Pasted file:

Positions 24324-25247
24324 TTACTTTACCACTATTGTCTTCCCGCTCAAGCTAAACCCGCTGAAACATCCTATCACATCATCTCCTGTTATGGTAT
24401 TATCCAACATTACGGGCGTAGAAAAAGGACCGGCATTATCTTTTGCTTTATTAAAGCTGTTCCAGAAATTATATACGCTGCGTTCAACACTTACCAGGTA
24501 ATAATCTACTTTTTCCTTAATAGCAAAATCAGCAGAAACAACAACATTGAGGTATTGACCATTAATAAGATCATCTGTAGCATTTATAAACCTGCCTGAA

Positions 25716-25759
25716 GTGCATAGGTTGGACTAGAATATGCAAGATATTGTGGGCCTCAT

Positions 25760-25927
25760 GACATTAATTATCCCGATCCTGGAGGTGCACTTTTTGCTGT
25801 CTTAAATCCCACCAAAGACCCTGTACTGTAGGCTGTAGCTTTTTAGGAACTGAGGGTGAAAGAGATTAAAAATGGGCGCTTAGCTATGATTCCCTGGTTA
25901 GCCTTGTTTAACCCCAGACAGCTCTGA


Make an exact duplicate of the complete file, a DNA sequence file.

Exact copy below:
Positions 24324-25247
24324 TTACTTTACCACTATTGTCTTCCCGCTCAAGCTAAACCCGCTGAAACATCCTATCACATCATCTCCTGTTATGGTAT
24401 TATCCAACATTACGGGCGTAGAAAAAGGACCGGCATTATCTTTTGCTTTATTAAAGCTGTTCCAGAAATTATATACGCTGCGTTCAACACTTACCAGGTA
24501 ATAATCTACTTTTTCCTTAATAGCAAAATCAGCAGAAACAACAACATTGAGGTATTGACCATTAATAAGATCATCTGTAGCATTTATAAACCTGCCTGAA

Positions 25716-25759
25716 GTGCATAGGTTGGACTAGAATATGCAAGATATTGTGGGCCTCAT

Positions 25760-25927
25760 GACATTAATTATCCCGATCCTGGAGGTGCACTTTTTGCTGT
25801 CTTAAATCCCACCAAAGACCCTGTACTGTAGGCTGTAGCTTTTTAGGAACTGAGGGTGAAAGAGATTAAAAATGGGCGCTTAGCTATGATTCCCTGGTTA
25901 GCCTTGTTTAACCCCAGACAGCTCTGA